Kirsten Dunst, Josh Hartnett, A.J. Cook, Hanna Hall, Kathleen Turner
Directed by Sofia Coppola
Neighborhood boys obsess over five sisters and what it means to be a teenage girl. The Lisbon girls are aged a year apart and because of their strict upbringing are not allowed to date. They live under a matriarchal household where their sympathetic father tries to get them the little bit of freedom every teenager deserves.
After the suicide of their youngest sister, Cecilia (Hall), Mrs. Lisbon fears for her daughters well-being but fails to keep a careful watch of their actions in her home. Lux (Dunst), the second youngest, is a “loose” girl and makes out with boys on her roof. If only her mother knew. When their high school homecoming dance is mentioned, Mrs. Lisbon gives them a hard “no” to attend but with the help of their father, convinces oh mother dearest to let them go. Lux’s disobedience of curfew makes Mrs. Lisbon go crazy, pulling her daughters out of school for two weeks without contact of anyone from outside their house. The neighborhood boys, ever so watchful with their telescope across the street, learn the use of Morse code and help the daughters out.
Its through the eyes of these boys that we see the Lisbon girls. It’s their biases and dreams that influence our opinion of the girls. When the girls subscribe to travel magazines they order the same so they can imagine exploring the world together. Only one of the boys ever got close enough to one of the Lisbon girls and his name was Trip. He was a ladies man, and Lux was immune to his charm at first. Eventually she flirts back instead of avoiding eye contact, and the two go to homecoming together. When they sneak off to have sex on the football field he walks home in the middle of the night, leaving her sleeping on the field. He’s disillusioned, though he narrates that he will never have a love like Lux again. When he doesn’t contact Lux again she is left wondering what went wrong, though it’s beyond anything she could have done to repair his relationship with her.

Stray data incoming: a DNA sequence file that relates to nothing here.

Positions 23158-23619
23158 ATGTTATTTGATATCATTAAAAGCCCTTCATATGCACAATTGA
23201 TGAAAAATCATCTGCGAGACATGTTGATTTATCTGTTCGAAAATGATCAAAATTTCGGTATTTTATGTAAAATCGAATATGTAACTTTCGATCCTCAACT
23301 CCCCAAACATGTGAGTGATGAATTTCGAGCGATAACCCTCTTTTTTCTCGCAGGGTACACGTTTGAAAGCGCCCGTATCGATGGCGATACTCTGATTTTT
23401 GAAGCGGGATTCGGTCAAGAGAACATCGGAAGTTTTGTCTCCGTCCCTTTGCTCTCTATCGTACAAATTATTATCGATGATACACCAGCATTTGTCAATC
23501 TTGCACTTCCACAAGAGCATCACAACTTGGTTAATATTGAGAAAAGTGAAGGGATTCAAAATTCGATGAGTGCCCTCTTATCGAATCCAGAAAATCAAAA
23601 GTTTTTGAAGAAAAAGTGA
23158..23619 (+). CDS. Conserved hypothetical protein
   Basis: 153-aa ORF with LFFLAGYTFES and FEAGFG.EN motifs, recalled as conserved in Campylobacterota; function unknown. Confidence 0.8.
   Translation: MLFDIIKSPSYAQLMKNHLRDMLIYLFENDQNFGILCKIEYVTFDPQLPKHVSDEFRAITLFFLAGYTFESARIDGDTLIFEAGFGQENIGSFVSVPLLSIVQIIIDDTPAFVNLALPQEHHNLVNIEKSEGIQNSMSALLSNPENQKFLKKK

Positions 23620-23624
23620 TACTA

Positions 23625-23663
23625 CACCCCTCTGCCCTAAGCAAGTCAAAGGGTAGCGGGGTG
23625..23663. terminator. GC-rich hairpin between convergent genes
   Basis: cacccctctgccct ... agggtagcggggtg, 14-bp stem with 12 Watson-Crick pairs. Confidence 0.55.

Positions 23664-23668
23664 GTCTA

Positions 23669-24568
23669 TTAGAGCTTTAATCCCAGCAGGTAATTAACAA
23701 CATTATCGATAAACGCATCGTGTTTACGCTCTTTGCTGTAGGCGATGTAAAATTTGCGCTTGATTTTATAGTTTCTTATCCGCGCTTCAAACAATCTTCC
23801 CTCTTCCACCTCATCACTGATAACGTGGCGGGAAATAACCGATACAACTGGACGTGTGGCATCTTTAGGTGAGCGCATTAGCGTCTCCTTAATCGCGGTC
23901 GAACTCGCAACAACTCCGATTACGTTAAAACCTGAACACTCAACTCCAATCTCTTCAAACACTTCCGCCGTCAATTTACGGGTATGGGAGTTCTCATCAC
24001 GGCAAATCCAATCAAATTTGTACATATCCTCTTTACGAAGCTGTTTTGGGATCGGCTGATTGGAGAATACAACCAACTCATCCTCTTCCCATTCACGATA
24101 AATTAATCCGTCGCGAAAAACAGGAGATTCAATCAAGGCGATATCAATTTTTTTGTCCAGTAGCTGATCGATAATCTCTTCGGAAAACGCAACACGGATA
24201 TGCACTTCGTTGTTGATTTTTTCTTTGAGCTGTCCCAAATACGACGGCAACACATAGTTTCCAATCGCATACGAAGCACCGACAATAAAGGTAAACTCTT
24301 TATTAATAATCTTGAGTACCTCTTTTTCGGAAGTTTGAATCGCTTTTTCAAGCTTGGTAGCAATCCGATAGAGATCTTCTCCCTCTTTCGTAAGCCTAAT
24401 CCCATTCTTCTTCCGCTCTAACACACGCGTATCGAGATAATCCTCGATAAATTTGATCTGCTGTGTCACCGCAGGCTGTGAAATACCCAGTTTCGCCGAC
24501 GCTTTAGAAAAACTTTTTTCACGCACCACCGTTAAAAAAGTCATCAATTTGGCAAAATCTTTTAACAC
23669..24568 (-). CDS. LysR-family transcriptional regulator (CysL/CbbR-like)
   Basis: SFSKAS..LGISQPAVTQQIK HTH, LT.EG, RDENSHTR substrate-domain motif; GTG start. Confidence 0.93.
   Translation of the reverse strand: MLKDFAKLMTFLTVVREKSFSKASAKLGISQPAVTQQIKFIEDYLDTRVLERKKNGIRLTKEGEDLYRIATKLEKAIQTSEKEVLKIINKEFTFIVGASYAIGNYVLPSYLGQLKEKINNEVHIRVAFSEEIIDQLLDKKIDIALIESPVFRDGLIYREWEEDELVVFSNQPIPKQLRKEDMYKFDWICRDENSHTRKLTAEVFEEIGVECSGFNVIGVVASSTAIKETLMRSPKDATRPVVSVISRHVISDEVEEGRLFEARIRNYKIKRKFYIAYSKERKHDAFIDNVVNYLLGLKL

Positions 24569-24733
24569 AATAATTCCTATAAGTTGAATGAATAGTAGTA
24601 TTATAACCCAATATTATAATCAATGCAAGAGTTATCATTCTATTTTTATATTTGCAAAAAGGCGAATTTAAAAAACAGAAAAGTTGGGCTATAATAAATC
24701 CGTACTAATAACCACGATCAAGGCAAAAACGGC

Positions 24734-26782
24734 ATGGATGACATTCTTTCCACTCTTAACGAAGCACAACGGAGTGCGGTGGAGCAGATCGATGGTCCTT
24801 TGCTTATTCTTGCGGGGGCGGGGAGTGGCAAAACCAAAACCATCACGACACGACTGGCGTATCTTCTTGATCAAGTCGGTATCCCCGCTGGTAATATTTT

The later deaths of the Lisbon sisters (mentioned in the beginning of the movie) all at once wasn’t convincing enough for me. While excuses piled up throughout the movie: strict mother, sadness over the death of a young sister, no dating in their lives; we don’t see enough of the older sisters to understand their reason to commit suicide. Before getting into The Virgin Suicides I wondered if this was the kind of movie that would leave me feeling depressed. It’s not an easy topic one can sit through, but by this ending I found myself unsatisfied with the ending. The movie aims to feel like a coming-of-age story, where these boys try to unravel the mystery of the female nature. Instead, it could have tried harder maybe by extending its length of 90-minutes to a full two hours by giving other perspectives of the older Lisbon girls.
The Virgin Suicides is based on a book by Jeffrey Eugenides and like most book-to-movies, is better if you read the book first. I have read praise out there on the web for the movie following close to the book from details to taking most of the lines. Otherwise, it just is an okay movie despite hearing about it mentioned in some YA books.